On the small screen, I watch lover boy
fall for Seoul city girls he’s never
met. One moment, they live in opposite
universes and in the next, they trade
glasses of champagne for confessions.
I tell myself this only happens in
the movies but still move to Seoul with
suitcases full of satin dresses, pearl
necklaces, partially-finished love letters.
Sashaying into a bar, I see dozens of
lover boys labeled on display only. Still,
I introduce myself as Korean girl.
Did I mention we’ve never met before?
He says I look elegant and over-
polished, another way of telling me
you shouldn’t be here. Later that
night, I google what to expect when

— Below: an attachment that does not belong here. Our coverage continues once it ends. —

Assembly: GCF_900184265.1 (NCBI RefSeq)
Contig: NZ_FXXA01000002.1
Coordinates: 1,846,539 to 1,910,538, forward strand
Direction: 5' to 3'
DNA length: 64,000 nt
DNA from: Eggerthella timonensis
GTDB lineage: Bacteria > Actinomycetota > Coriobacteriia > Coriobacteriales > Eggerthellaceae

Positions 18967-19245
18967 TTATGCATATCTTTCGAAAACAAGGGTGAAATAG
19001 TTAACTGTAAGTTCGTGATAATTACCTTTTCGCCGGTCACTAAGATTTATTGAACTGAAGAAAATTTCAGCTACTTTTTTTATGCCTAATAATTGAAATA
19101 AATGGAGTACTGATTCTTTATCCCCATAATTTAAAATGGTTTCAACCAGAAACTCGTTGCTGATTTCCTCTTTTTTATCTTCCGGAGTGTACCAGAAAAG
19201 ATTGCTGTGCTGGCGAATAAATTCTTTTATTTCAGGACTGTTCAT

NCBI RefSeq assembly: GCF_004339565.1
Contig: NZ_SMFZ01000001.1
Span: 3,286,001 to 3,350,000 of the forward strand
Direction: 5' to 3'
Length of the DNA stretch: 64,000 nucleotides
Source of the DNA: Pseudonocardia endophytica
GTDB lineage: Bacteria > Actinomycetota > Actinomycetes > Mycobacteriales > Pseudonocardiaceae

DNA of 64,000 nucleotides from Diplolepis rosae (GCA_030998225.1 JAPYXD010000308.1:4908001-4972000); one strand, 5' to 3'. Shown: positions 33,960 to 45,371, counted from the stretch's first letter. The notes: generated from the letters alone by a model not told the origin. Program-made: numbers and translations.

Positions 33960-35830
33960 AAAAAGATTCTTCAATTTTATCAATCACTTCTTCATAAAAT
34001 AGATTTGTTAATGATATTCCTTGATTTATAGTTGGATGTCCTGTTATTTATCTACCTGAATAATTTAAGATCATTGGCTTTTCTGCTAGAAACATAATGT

dating Koreans: mixtape albums
heartbreaks, endings unlike the ones
in movie scripts. I dream of lover
boy but it turns into a nightmare in
which I am exiled from my own
desires. He will only love my silvered
reflection on the screen, unfaced.
BIO: Jessica Kim is a disabled poet from California. A two-time 2021 Pushcart nominee, her work appears or is forthcoming in Wildness Journal, Diode Poetry Journal, Cosmonauts Avenue, Grain Magazine, Longleaf Review, Glass: A Journal of Poetry, and more. She is the founding editor of The Lumiere Review and edits for several other literary magazines. Find her at www.jessicakimwrites.weebly.com and @jessiicable.